SEC Delays Some Dodd-Frank Executive Compensation Rules

August 2, 2011

On July 29, 2011, the Securities and Exchange Commission (SEC) delayed its schedule for adopting rules on the four principal remaining executive compensation rules to be issued under the Dodd-Frank Wall Street Reform and Consumer Protection Act (Dodd-Frank Act). The adoption dates for rules on the following topics were moved to the January-June 2012 period. This delay means that these rules will not be in place for the 2012 proxy season.

The four executive compensation topics on which rules have been delayed are:

  • Pay versus Performance Disclosure

Companies will be required to disclose pay versus performance information in proxy statements for annual meetings, including the relationship between executive compensation actually paid and the financial performance of the company. This disclosure may be provided graphically.

  • CEO Pay Comparison

The so-called “internal pay equity” disclosure comparing CEO pay to median compensation of all employees is likely to be one of the most controversial of the remaining rules. The rule is also likely to be the most technically difficult to implement, particularly for large companies. Under this requirement, companies will have to disclose: (a) the median annual total compensation of all employees of the company, excluding the CEO; (b) the annual total compensation of the CEO; and (c) the ratio of the amounts in (a) and (b). For purposes of performing these calculations, “total compensation” is determined under the same rules as for determining total compensation shown in the Summary Compensation Table of the proxy statement. As an example of the complexity involved in implementing these new disclosure requirements, most companies do not have systems currently in place to measure compensation for all employees on the same basis as the Summary Compensation Table, such as the increase in value of pension benefits.

  • Compensation Clawback Policies Required

Dodd-Frank requires listed companies to develop and implement policies providing for recovery (“clawback”) from current or former executive officers of “erroneously awarded” incentive compensation in the event of an accounting restatement required due to material noncompliance with financial reporting requirements under the securities laws. For purposes of the clawback requirement, “erroneously awarded” compensation is the incentive compensation paid to an executive officer of the company during the three years preceding the restatement in excess of what would have been paid to the executive under the accounting restatement. The clawback applies to all executive officers, whether or not the officer engaged in misconduct. Companies that do not comply with these clawback requirements could be delisted. In addition, companies will have to disclose the company’s policy on incentive compensation based on reported financial information.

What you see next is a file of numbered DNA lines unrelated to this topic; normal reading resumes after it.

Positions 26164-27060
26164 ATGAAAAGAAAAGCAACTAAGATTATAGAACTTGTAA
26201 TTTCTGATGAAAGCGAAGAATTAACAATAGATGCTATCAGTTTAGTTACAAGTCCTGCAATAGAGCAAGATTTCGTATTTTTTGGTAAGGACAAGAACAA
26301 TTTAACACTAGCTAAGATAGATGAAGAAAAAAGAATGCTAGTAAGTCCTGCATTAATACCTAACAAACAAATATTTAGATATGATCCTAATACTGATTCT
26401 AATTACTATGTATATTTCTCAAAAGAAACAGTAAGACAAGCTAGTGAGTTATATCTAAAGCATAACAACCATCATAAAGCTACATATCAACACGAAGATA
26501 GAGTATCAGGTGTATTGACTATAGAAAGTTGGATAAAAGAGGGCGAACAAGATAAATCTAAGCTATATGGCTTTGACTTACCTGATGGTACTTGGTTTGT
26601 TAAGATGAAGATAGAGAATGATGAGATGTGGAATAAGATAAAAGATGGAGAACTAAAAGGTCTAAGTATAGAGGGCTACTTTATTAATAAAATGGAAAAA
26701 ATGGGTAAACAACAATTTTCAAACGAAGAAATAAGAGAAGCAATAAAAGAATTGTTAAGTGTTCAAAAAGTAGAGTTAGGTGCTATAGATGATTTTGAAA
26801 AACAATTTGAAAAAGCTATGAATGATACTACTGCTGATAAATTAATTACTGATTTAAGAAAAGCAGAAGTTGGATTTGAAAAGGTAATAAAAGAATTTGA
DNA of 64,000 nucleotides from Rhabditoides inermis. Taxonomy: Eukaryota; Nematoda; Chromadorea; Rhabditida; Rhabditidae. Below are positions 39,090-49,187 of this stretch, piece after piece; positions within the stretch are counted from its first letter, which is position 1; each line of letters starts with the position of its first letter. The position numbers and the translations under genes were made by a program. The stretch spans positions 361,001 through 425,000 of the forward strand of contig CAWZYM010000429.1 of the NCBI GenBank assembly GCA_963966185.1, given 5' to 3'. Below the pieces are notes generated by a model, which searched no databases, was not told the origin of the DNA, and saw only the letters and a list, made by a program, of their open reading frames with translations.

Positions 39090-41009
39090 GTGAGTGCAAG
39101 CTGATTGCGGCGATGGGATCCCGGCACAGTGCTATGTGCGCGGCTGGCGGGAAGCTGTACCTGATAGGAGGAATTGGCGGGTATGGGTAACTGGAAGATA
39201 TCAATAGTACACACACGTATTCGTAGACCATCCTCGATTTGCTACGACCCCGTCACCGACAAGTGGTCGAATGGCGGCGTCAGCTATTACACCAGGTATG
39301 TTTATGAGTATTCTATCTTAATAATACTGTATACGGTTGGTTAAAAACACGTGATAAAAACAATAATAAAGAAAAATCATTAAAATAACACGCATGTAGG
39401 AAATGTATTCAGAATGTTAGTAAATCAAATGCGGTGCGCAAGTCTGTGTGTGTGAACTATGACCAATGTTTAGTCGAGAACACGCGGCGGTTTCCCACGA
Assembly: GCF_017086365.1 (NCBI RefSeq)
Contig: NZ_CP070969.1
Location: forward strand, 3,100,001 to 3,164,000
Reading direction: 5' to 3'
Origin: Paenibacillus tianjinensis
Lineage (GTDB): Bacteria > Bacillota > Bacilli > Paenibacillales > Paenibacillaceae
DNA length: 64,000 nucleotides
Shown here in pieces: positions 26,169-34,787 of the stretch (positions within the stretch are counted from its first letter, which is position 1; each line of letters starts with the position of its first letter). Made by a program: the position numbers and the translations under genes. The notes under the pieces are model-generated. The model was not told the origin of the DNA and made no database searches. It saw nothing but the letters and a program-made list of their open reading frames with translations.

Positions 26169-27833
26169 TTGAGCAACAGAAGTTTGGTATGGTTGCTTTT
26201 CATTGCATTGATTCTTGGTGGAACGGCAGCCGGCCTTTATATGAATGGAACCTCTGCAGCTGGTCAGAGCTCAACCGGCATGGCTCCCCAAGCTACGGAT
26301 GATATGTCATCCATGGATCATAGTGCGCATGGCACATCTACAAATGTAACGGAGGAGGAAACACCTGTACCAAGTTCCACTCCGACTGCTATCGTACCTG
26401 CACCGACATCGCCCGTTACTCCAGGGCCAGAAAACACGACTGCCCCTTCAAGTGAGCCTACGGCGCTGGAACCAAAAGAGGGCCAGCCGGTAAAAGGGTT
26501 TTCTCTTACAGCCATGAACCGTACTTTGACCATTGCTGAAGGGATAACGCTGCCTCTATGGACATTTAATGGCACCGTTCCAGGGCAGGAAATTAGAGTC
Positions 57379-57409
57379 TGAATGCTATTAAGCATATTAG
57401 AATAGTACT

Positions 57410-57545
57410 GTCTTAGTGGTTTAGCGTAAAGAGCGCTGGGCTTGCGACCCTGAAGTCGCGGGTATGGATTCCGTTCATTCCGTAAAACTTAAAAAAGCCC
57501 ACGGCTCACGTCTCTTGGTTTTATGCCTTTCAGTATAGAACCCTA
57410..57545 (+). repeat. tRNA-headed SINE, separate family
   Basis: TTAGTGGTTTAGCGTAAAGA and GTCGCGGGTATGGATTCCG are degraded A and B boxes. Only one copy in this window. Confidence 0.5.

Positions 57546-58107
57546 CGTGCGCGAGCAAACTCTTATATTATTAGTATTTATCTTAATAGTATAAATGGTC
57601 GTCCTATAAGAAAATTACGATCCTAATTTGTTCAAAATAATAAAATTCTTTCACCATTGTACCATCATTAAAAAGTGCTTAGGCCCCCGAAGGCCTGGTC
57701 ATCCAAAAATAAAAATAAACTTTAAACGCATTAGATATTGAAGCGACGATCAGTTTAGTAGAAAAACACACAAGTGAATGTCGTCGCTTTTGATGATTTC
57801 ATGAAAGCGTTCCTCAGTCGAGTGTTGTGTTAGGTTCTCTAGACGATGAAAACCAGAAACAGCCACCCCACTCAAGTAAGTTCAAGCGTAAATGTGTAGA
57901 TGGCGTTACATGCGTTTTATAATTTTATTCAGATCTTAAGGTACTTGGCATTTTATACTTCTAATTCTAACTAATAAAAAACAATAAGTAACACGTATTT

• Disclosure of Hedging Policies

Under these rules, companies will be required to disclose in proxy statements for annual meetings whether any employee, director or designee may hedge ownership of the issuer’s equity securities through the purchase of financial instruments, such as prepaid variable formal contracts, equity swaps, collars and exchange funds. The disclosure applies to hedging by executives or directors with respect to company stock received as compensation or stock they otherwise hold directly or indirectly. The rules will not require a company to have a hedging policy but the likely effect of the disclosure will be adoption of a policy by most companies and a tightening of many policies.

Two remaining pieces of the Dodd-Frank Act rules affecting executive compensation are still scheduled to be adopted by the end of 2011. The first is the rules regarding disclosure by institutional investment managers of how they voted on say-on-pay and say-on-frequency proposals. The second is the rules providing the guidelines for the adoption of new listing standards addressing compensation committee independence and factors affecting compensation adviser independence along with disclosure rules regarding compensation consultant conflicts (see our April 28, 2011, news alert).